Poor Clement. No matter how much he tried to appease his French overlord, the king just kept demanding more. Occasionally, the pope would summon up the dignity of his office and try to express his own view but Philip IV was by far the stronger figure. As De Molay – it seems rather innocently and naively – made his way round France, the king was already dripping poison into the pope’s ear. He’d heard some very choice rumours about those Templars – De Molay included. Their secret rituals and initiation ceremonies. Talk of them leaving Cyprus and outremer altogether and moving all their forces and wealth to the west – maybe trying to overthrow kings like….Philip! The Templars were treacherous – the Templars were a law to themselves – the Templars….had to be crushed.
Clement, who comes across as a timid bureaucrat, seems to be have been paralyzed by indecision as the king bullied and cajoled him. He probably suspected that Philip just wanted the order’s fabulous wealth. As pope, he might have felt a little conflicted. On the one hand, the Templars had always been answerable directly to him and he should have protected them. But on the other hand, his election to the papacy had been largely thanks to Philip – who could destroy him as easily as he had raised him. What was a pope to do?
In the end, it was De Molay who may have precipitated the decisive move to official trials. A bluff soldier and not well versed in courtly politics, the Grand Master lost his cool and demanded that all the whisperings about the order be brought out in the open. On the 12th October, De Molay and others carried the coffin of king Philip’s sister-in-law, Catherine of Valois. To the old warrior, he must have felt that two centuries of fighting for Christ must count for something.
The very next day – he and five thousand French Templars were arrested.
As is often said, the Templars were the first multinational corporation – through a network of preceptories across Europe and the Middle East, engaged in farming, shipping and finance to fund their crusading activities.
The Templar Timeline
1118 – Foundation of the Knights Templar by nine knights
1118 – Hugh de Payens becomes first Grand Master
1127 – First Templar church and preceptory in London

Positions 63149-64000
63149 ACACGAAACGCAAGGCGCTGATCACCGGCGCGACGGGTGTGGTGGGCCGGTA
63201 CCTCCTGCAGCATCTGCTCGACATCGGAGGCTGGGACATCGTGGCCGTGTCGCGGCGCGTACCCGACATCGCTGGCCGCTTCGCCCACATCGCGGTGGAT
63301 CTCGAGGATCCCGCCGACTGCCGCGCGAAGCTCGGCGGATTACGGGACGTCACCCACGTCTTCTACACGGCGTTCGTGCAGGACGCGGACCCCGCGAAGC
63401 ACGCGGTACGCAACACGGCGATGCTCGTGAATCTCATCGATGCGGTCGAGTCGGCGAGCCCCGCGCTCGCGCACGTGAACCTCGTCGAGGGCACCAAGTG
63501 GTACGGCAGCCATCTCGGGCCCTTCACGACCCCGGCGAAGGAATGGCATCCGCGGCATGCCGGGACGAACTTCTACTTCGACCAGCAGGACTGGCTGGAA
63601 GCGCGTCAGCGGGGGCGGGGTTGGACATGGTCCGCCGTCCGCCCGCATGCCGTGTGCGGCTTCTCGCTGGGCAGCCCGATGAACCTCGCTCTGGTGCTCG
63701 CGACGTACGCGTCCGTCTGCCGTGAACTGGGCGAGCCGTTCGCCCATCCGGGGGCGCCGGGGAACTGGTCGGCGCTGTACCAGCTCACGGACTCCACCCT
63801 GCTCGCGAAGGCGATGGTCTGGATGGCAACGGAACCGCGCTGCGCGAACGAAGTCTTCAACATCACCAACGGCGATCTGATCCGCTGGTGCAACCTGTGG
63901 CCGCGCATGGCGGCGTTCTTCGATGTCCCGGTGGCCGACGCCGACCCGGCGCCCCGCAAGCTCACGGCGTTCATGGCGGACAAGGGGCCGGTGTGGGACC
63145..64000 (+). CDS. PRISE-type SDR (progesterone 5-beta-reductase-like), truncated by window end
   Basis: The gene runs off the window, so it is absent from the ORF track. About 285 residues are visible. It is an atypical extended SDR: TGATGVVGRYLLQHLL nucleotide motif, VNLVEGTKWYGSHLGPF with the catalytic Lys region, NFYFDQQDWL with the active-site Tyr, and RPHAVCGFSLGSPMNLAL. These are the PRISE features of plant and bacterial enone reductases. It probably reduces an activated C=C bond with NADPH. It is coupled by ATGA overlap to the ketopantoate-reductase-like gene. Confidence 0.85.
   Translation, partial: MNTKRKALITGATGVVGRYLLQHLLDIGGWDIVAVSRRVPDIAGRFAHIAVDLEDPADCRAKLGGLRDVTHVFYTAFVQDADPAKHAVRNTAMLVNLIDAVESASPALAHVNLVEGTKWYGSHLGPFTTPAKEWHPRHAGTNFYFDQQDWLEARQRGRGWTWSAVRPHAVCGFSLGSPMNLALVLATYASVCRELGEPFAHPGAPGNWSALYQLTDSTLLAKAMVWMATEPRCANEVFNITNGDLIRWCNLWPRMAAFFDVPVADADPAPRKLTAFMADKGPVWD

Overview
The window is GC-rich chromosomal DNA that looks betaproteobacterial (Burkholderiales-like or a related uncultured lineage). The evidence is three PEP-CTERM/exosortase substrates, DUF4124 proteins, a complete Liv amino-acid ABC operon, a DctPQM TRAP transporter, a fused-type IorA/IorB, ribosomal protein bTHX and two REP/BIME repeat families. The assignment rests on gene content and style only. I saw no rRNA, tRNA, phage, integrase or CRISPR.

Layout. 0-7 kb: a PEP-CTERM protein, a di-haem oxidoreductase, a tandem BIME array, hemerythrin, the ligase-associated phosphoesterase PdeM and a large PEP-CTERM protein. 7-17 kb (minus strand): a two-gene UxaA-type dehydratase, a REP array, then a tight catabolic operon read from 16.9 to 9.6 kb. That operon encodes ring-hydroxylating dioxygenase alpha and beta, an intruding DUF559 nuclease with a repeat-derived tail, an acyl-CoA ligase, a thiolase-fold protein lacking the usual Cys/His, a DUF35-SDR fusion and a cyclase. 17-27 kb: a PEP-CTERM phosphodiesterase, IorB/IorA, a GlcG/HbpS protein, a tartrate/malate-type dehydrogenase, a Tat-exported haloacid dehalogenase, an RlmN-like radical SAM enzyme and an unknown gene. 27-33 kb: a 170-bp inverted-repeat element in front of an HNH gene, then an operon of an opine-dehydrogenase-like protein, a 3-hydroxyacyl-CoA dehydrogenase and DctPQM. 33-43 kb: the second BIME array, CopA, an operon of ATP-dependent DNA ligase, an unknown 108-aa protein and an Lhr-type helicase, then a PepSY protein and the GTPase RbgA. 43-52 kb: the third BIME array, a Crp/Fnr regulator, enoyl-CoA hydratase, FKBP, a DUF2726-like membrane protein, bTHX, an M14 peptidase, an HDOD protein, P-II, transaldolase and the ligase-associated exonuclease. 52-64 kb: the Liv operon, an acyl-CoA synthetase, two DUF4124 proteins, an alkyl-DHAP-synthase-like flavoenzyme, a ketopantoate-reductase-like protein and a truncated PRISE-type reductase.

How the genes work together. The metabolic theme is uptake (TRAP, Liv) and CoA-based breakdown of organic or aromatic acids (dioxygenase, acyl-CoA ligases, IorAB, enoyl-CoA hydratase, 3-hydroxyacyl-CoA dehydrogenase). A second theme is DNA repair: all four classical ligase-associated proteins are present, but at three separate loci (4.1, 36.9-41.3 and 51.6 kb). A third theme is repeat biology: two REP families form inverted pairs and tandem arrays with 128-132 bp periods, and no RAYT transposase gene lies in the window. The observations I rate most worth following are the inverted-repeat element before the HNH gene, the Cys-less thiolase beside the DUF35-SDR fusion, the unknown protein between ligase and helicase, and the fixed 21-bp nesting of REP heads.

1129 – Council of Troyes establishes the rules that will govern the Templars
1139 – Omne datum Optimum – a papal bull makes the Templars answerable only to the pope
1147 – the Second Crusade with the fall of Edessa and its aftermath brings the Templars centre stage in the Holy Land
1174 – the rise of Saladin
1187 – disaster at the Battle of Hattin and the loss of Jerusalem
1192 – Templars in Acre
1204 – the Fourth Crusade ends with the plundering of Constantinople
1248 – the crusade of King Louis
1291 – Acre falls to the Mamluks and the Templars edged out of the Holy Land
1302 – Ruad falls and Templars massacred
1307 – Templars arrested under orders of the King of France and Pope Clement V
Here’s an interesting video on the origins of the Knights Templar:
In the 1180s, the king of England and Anjou – Henry II – was looking to consolidate his hold on Wales, a troublesome western province of his Angevin empire. Wales would make a renewed bid for independence at the end of the century and only be completely subjugated by Edward I. But even by the 1180s, its church was being absorbed in to that of England.
When aiming to calm any trouble in the border areas between England and Wales, who better to call on than the Templars? After all, they had plenty of experience of holding back the Saracen in outremer and also in Al Andalus, they had taken on the Moors. Where others feared to tread, the Templars could be relied on to doggedly charge in, take control and consolidate rapidly.
So, Henry II gave them a place that had been known as Llangarewi but would now be renamed Temple Garway. Up went the familiar round church with the Lamb of God symbol carved in to the walls with those other symbols that crop up in Templar churches. One image that has aroused considerable interest is that of the Green Man, vine-like strands emerging from his mouth.
The preceptory housed the knight, including a lot of disabled and elderly knights. King Richard and King John, who succeeded the father they so hated, confirmed Templar ownership of the area given by Henry II.
In 1294, Templar Garway had a very important guest. None other than Jacques de Molay. Yep, the last Grand Master whose final moments would be spent tied to a stake in front of Notre Dame cathedral as he and the last of the Templars went to their deaths.
Unfortunately, time has not been hugely kind to Temple Garway and farmers have done what farmers over the years are wont to do – incorporated much of the stonework in to their houses and boundary walls.